· “Walid Daka is not a murderer; rather, he is a freedom fighter.  He is a courageous man because he took very big chances and was ready to pay the price.”

 

Despite everything, they understand the pain of the family that has lost a son.  They did not agree with the niece, Ortal Tamam, who demanded ending the funding for the theater, but they did feel her pain.

 

It was encouraging, stimulating, and inspiring to find that these young women were open to discuss a controversial topic.  They don’t give up their identity and position, while they are ready to listen to a variety of opinions. At their young age, extreme ideas are widespread. And yet in spite of that, they, who live under occupation and oppression, are able to have a humanistic point of view.

 

Hadas:  Hebrew-Arabic

At the request of the young women, our first lesson was on the way and had been successful beyond expectations!

 

Shosh and I had some hesitations about the young womenwhether a lesson in Hebrew would be difficult, as it would burden them with another language. Our hesitations were disproved immediately. The same young women who found English so difficult, flourished in the Hebrew lesson and, in addition, they also enjoyed being our teachers in Arabic.

 

I brought theatrical accessories, such as a Teddy bear, which I named Hamudi. Hamudi was used to demonstrate the masculine form in masculine sentences, and the young women loved to hold the Teddy bear and chat with him in Hebrew.

 

I started our activity by waking Hamudi from this sleep: “Good morning, Hamudi.”  And Hamudi answers, “Good Morning.” The young women translated into Arabic:  Sabah al hir (Good morning), Sabah al Noor (Response to Good Morning).

 

After that, all the young women were requested to ask a friend, “How are you?”And they were able to answer:  “Good,” or “So-so.” We learned that in Arabic, Ta-ib is “OK”, that Kwi-is is “Good” and “So-so” is Noos-noos.”

 

We learned from them to ask in Arabic: “Kef halek in the feminine form,and Kef halak in the masculine form. “What’s new with you?”  The young women translated:  L’su ahkbarak.”

 

Each young woman was requested to ask her friend, “What’s new with you?” We learned Sasu ahkbarek, in the feminine form.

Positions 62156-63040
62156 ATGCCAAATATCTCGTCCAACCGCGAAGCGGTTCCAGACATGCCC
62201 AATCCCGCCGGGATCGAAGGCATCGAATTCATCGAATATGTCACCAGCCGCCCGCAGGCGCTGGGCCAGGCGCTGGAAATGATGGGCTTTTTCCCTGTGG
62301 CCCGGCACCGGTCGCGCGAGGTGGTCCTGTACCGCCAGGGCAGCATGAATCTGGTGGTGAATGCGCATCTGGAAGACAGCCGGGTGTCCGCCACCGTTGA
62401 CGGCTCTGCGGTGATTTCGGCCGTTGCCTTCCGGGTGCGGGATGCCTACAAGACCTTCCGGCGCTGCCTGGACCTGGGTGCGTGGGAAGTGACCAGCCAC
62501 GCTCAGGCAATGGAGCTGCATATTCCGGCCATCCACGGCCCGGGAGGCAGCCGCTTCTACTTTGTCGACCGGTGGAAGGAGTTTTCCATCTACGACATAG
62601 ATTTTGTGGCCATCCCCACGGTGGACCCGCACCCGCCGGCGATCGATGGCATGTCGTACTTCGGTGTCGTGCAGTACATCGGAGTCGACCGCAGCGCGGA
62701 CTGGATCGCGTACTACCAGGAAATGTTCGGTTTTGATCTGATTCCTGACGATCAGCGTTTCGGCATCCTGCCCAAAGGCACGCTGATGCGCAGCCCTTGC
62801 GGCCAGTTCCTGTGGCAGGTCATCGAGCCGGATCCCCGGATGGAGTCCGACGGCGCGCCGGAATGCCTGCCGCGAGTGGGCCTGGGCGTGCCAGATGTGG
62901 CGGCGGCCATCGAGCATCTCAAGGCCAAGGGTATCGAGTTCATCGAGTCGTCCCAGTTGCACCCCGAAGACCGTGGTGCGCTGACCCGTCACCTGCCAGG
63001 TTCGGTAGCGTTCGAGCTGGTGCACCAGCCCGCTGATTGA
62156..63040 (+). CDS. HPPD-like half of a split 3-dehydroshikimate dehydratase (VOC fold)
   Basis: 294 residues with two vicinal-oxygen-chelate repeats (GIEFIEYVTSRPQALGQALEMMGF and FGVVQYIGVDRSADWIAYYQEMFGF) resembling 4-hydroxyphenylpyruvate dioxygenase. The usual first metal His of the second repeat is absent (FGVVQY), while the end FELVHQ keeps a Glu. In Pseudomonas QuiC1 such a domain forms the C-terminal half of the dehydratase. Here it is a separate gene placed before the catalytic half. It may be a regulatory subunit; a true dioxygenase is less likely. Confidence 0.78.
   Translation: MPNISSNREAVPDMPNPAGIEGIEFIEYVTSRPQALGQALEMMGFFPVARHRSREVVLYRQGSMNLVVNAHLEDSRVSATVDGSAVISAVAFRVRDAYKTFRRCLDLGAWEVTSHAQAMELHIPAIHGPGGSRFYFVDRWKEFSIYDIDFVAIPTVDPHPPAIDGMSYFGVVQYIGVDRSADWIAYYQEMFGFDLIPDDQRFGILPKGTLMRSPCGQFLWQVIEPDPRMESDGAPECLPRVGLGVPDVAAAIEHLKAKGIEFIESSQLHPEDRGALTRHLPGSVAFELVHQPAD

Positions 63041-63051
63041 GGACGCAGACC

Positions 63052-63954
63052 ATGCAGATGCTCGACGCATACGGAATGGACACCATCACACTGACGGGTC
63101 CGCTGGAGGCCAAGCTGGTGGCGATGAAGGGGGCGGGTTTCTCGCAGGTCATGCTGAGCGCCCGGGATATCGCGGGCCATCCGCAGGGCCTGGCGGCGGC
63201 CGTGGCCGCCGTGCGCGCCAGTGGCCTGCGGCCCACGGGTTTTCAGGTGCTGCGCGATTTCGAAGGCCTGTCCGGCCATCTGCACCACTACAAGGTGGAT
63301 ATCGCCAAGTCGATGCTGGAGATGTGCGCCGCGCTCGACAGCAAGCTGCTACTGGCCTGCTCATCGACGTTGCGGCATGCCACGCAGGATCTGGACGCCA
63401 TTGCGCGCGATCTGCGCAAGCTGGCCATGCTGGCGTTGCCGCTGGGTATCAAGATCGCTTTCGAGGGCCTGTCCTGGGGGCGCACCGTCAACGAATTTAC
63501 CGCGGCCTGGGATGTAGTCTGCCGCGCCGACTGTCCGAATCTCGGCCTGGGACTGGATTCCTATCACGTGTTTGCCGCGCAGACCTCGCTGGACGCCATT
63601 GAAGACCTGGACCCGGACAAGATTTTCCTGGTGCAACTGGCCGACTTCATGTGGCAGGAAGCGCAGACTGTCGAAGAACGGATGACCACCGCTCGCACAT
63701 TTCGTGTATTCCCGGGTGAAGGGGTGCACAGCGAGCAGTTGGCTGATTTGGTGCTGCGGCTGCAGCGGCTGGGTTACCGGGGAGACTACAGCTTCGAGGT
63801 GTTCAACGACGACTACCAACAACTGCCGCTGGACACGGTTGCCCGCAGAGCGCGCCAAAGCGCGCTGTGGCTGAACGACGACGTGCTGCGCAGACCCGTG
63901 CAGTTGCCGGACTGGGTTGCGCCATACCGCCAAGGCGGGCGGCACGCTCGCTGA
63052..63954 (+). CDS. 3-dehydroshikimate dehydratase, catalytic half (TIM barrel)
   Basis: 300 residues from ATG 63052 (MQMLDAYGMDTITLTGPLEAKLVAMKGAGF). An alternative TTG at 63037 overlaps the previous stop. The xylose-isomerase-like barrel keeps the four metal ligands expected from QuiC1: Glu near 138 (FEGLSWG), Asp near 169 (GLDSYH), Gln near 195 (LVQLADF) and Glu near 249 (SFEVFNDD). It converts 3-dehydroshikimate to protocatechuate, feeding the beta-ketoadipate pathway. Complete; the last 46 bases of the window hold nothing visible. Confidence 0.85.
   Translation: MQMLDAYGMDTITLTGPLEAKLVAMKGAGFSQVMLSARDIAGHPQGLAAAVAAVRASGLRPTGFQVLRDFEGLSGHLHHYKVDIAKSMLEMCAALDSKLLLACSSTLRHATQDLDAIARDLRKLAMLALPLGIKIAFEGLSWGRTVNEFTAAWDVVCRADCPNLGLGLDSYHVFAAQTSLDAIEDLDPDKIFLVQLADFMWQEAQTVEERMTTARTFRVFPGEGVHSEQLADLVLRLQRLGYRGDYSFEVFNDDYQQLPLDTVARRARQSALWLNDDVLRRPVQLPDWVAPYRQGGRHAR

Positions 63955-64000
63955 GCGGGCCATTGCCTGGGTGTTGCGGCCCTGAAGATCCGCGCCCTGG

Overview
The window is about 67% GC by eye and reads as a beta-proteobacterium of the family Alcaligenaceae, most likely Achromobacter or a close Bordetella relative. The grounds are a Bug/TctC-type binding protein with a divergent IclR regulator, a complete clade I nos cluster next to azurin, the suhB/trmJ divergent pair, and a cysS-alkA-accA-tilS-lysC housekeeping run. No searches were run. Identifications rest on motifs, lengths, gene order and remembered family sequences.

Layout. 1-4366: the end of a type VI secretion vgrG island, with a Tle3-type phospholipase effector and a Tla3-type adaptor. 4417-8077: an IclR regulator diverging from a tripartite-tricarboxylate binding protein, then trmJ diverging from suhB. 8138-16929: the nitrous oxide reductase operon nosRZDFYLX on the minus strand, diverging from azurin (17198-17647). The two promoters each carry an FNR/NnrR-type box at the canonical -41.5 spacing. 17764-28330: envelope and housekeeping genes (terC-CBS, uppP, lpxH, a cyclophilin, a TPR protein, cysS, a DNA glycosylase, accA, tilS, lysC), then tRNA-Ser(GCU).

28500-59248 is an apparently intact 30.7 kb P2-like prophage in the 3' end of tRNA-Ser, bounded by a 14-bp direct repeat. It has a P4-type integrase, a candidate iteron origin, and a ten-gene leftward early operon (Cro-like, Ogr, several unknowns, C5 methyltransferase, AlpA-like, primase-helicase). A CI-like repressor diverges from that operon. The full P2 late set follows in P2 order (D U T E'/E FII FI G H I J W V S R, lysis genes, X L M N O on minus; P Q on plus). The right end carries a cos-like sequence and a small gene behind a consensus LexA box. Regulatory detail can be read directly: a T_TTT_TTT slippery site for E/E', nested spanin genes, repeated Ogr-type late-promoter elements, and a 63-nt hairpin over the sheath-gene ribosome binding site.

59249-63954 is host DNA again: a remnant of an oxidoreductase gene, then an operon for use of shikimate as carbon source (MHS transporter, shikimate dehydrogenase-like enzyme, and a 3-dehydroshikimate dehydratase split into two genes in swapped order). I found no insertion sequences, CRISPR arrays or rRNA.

I took a little mouse doll out of my bag and said:  “This is a mouse.” The young women burst out laughing at the interplay between languages; a word in Arabic has a different meaning in Hebrew.

 

Shosh and I learned, when we taught them to say “thank you very much” in Hebrew (Todah raba), that the word raba means “stupid” in Arabic! I took out a flower and presented it to one of the young women and said, “here’s a flower for you.”  The young woman’s eyes lit up and she taught us that the Arabic word is Warda. The women passed the flower around and said to each other (in Hebrew), “here’s a flower for you.” We asked the young women to teach us any sentence in Arabic; thus Shosh and I learned:  Ana albas nedra:  “I wear glasses.”

 

We also discussed the fast of Ramadan.  The young women learned to say, “no food, no drink.”  Shosh and I learned to say, Min fish shurab wa m’ fish akel. In the end, Shosh and I read all the words in Hebrew that we had taught them, and we repeated together the Hebrew words.

 

At the end of the lesson, we felt that we left with a respectable vocabulary of words that we would be able to practice in our coming meetings and that we would continue to increase our vocabulary in both languages.

 

Susan:  Visit to Duma

I traveled to Duma with Nadim to visit A. again, to discuss his wounds which he received when he worked on a building in Israel, and to check on the status of his claim with the National Insurance.  To my delight, the status has improved.  Contact with the National Insurance continues and it looks like they are nearing a settlement.